Herb Baumeister and the Haunting of Fox Hollow Farm

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It began with a serial killer and ended up with terrifying hauntings at the place where he buried his victims.

American serial killer Herbert Richard Baumeister, AKA: The I-70 Strangler, killed at least 12 young men from 1980 to 1996 and buried their remains at his property on Fox Hollow Farm.

Born in 1947, just after World War Two, he was raised in a relatively normal household with three younger siblings. When he reached puberty, something had changed within him.

He became antisocial and withdrew from being with friends and family. Some people who knew him as a teenager, claimed that he played with the bodies of dead animals, and was once caught urinating on a teacher’s desk.

One former friend said that something wasn’t right with Baumeister and recalled a story about a dead crow. One morning on the way to school, Baumeister had picked up a dead crow and shoved it into his pocket. When he got to school, he left it on the teacher’s desk in full view of the class.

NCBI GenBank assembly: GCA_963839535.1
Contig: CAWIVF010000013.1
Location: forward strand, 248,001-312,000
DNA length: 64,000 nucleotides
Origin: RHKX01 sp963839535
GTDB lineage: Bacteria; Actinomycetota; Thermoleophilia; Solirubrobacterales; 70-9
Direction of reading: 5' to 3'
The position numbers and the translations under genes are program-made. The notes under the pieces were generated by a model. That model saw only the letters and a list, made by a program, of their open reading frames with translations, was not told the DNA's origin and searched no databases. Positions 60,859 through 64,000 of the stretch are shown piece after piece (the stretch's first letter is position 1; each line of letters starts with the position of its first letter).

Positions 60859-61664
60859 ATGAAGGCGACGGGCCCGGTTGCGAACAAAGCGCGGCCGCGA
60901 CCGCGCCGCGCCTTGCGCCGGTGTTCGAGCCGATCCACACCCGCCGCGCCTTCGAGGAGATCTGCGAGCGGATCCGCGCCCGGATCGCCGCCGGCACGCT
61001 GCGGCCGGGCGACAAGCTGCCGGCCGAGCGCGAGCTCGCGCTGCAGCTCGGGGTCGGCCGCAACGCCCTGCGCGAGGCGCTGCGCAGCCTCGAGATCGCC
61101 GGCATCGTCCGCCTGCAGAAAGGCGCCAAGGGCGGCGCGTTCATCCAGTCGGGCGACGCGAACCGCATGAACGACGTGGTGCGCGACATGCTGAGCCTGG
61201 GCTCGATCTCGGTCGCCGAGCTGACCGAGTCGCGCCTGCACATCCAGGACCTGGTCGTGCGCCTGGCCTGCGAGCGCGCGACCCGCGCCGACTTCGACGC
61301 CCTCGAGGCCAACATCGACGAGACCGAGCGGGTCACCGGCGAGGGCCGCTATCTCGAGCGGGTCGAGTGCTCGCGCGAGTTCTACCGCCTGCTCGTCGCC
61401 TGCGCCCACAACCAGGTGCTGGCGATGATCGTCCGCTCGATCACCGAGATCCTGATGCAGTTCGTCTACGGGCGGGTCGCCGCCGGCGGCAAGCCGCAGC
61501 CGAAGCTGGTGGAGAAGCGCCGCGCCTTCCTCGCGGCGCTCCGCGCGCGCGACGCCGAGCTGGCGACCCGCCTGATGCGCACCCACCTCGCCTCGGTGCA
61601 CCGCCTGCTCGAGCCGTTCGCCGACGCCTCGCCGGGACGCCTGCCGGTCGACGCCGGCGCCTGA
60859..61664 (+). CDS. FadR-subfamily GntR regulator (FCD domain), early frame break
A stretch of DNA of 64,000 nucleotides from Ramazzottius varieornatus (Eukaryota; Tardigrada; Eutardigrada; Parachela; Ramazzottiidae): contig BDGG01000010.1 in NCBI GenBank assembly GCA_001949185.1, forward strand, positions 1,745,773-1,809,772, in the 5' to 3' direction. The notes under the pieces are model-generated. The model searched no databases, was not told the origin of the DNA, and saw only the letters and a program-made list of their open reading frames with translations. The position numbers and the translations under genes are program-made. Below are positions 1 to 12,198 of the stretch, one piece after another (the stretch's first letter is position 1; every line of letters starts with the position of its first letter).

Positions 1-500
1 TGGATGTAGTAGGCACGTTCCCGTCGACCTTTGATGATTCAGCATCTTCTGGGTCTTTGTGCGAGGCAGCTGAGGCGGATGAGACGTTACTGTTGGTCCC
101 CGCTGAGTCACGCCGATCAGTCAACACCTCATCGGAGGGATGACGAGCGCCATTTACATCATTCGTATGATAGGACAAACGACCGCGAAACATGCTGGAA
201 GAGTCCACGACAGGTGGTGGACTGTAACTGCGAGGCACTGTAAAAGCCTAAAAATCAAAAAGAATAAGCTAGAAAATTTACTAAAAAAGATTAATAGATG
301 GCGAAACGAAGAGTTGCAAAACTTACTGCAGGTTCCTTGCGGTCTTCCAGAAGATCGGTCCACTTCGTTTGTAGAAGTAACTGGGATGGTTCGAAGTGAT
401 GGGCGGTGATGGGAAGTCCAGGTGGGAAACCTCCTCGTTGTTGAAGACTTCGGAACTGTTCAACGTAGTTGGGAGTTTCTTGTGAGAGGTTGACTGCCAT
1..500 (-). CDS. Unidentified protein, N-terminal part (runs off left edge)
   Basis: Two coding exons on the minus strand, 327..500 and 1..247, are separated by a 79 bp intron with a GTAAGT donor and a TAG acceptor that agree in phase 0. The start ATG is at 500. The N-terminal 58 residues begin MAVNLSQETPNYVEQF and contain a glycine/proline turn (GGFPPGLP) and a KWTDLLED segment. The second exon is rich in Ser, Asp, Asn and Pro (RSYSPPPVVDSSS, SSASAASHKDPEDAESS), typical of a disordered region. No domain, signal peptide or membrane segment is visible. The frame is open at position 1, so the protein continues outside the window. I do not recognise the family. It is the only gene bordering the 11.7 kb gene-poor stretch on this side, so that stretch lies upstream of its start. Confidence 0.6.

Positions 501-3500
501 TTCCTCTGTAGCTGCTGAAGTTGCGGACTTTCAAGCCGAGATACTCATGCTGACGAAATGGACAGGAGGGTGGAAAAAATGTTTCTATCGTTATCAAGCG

While a teenager, he was diagnosed by a doctor as having schizophrenia but due to the difference in mental health access we have nowadays compared to then, he was not given any psychiatric treatment for it.

Baumeister was able to cover up the evil from those around him

He married when he was 24-years-old, in 1971, and had three children by his wife, Julie Baumeister. By 1988, he had founded and opened the Sav-a-Lot chain shops in Indiana and became a respected member of the business community and local community.

By 1991, after creating a successful business, Baumeister and his family moved to a Tudor-style home and estate in the fashionable Westfield district. The property had a swimming pool, stables and almost 20 acres of land where the family could grow and live in luxury.

Inside the house, however, a tension and a fear was rising, Julie began to believe everything her husband was telling her. Julie split from him multiple times but always returned to him, in a fashion that some would describe as Baumeister having control over his wife.

When colleagues and friends visited the house, they saw messy rooms, unclean surfaces and a complete lack of order. The grounds of the property had been left to overgrow and their land was becoming unusable.